Why Are Adult ADHD Cases Climbing?


Julie Thomas, MS, DMSc, PA-C, discusses why ADHD cases may go undetected into adulthood, and the methods to treat such patients.

The prevalence of adult-onset ADHD may be surprisingly high—and seemingly rising—but this may only be due to how the condition was previously underdiagnosed. In fact, one expert believes the recent jump in adult ADHD diagnoses is underwhelming relative to the true rate of cases.

In an interview with HCPLive during the American Academy of Physician Associates (AAPA) 2024 Conference & Expo in Houston, TX, last week, Julie Thomas, MS, DMSc, PA-C, Julie Thomas, MS, DMSc, PA-C, director of curriculum and associate professor at the University of Nevada Reno School of Medicine PA Studies Program, explained how adult ADHD is a persistent condition in the US despite limited diagnostics. The discrepancy, Thomas said, can be explained on trends of adults self-medicating to manage their longtime condition, or other comorbidities shielding its prevalence from diagnosing clinicians.

What’s more, adult patients are limited by lacking diagnostic tools including a disease severity scale—such as that available for pediatric ADHD—as well as US guidelines for the treatment of adult ADHD.

“However, the US guidelines are hopefully going to come out in the next year or so, and I think that will really help clinicians and primary care clinicians specifically to diagnose and treat ADHD,” Thomas said. “I do know that the recommendations are going to be discuss how to treat these patients—because we do know if they're not treated, they're at risk for developing comorbid psychiatric conditions.”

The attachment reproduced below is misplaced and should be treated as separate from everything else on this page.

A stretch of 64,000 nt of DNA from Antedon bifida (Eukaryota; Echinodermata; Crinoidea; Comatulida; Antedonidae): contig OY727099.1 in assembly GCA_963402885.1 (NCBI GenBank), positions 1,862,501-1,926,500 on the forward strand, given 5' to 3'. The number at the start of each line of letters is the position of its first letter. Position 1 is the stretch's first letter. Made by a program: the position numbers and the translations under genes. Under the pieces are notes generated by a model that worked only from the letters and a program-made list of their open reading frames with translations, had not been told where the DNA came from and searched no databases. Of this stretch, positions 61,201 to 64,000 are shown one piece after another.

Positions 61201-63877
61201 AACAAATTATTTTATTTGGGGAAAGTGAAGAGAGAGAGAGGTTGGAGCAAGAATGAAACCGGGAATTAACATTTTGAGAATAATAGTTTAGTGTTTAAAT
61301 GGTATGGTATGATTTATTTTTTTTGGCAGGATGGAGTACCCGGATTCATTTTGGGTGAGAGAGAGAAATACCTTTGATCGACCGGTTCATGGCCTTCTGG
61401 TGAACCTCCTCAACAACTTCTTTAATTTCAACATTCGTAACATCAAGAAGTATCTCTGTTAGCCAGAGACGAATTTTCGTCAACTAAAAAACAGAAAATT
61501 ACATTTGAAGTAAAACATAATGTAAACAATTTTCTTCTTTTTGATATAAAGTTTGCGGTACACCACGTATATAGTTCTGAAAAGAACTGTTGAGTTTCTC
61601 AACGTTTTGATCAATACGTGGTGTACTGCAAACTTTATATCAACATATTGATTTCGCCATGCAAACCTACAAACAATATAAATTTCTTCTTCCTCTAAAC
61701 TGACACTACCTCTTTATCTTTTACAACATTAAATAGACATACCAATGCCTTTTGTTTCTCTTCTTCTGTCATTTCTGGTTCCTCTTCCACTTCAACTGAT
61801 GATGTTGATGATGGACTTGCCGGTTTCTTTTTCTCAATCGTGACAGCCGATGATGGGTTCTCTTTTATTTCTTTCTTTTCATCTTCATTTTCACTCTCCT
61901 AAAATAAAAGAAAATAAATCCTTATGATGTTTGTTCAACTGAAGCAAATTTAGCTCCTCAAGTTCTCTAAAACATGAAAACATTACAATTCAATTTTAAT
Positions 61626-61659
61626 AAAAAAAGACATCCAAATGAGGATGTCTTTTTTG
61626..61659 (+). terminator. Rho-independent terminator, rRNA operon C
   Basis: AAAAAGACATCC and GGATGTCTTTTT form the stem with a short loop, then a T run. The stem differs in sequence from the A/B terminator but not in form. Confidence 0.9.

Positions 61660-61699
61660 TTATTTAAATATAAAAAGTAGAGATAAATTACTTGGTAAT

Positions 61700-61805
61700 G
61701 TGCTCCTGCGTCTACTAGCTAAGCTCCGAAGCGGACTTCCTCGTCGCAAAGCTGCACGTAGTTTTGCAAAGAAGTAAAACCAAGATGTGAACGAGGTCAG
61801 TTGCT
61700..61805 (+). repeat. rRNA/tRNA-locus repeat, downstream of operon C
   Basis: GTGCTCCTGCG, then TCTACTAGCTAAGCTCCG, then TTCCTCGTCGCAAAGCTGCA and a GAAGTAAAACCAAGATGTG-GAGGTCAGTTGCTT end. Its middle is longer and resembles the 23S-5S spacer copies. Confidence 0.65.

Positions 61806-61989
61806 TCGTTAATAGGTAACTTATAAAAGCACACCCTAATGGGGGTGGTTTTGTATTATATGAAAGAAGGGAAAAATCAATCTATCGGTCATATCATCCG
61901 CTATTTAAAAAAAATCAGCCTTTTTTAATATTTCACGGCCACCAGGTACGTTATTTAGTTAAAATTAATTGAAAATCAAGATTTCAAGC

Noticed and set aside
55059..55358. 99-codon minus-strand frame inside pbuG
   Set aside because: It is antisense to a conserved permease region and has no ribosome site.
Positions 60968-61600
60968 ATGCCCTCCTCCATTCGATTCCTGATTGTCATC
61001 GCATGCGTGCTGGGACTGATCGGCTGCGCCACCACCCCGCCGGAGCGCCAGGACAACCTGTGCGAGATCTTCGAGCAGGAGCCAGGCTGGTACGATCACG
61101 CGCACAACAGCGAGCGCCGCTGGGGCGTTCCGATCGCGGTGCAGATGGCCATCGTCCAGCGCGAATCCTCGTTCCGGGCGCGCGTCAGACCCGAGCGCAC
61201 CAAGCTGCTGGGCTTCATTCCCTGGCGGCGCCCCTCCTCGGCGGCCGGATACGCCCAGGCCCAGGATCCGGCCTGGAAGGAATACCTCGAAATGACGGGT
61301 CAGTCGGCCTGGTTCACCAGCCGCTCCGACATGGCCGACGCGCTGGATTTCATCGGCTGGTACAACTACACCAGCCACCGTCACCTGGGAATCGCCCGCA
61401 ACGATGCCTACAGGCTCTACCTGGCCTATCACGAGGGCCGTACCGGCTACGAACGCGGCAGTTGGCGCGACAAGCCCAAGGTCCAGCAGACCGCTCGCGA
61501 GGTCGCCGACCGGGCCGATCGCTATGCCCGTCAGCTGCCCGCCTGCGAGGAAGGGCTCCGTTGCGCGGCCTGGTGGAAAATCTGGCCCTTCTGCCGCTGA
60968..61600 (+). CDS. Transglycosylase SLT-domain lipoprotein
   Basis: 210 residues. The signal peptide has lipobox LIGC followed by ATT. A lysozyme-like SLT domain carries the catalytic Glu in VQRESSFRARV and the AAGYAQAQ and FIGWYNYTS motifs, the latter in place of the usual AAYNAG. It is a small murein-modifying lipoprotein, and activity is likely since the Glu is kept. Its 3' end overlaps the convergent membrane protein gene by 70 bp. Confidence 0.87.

Because of a high prevalence of depression, anxiety and other psychiatric conditions in adults with previously untreated ADHD, the treatment initiation strategy can be nuanced. Thomas said data primarily supporting starting “low and slow” with standard stimulant therapy while trying to identify the right regimen for the patient.

“We have 2 drug compounds that we use: amphetamines and methylphenidate,” Thomas explained. “From those compounds, there are 30 medications that we can choose from. And there's different formulations, there's different release formulations, and there's different delivery methods. So, the treatment for ADHD can actually be a little nuanced. And you have to understand what your patient needs as you're treating them.”

Though the management of adult ADHD may not significantly differ from pediatric-based strategies, the former cohort comes with more intricacies in care. Thomas said adult patients are often living with symptoms of ADHD for so long that their perception of adequate treatment of it may be skewed.

“They may not notice a difference right away, or they may notice really bad side effects that alter the way that they think about treatment, and then they don't want to do treatment anymore,” Thomas said. “So, sometimes those preconceived conceived notions about treatment can affect how well we're able to treat adults.”


  1. Song P, Zha M, Yang Q, Zhang Y, Li X, Rudan I. The prevalence of adult attention-deficit hyperactivity disorder: A global systematic review and meta-analysis. J Glob Health. 2021;11:04009. Published 2021 Feb 11. doi:10.7189/jogh.11.04009
  2. Riglin L, Todd A, Blakey R, et al. Young-Adult Social Outcomes of Attention-Deficit/Hyperactivity Disorder. J Clin Psychiatry. 2023;84(2):22m14379. Published 2023 Jan 25. doi:10.4088/JCP.22m14379
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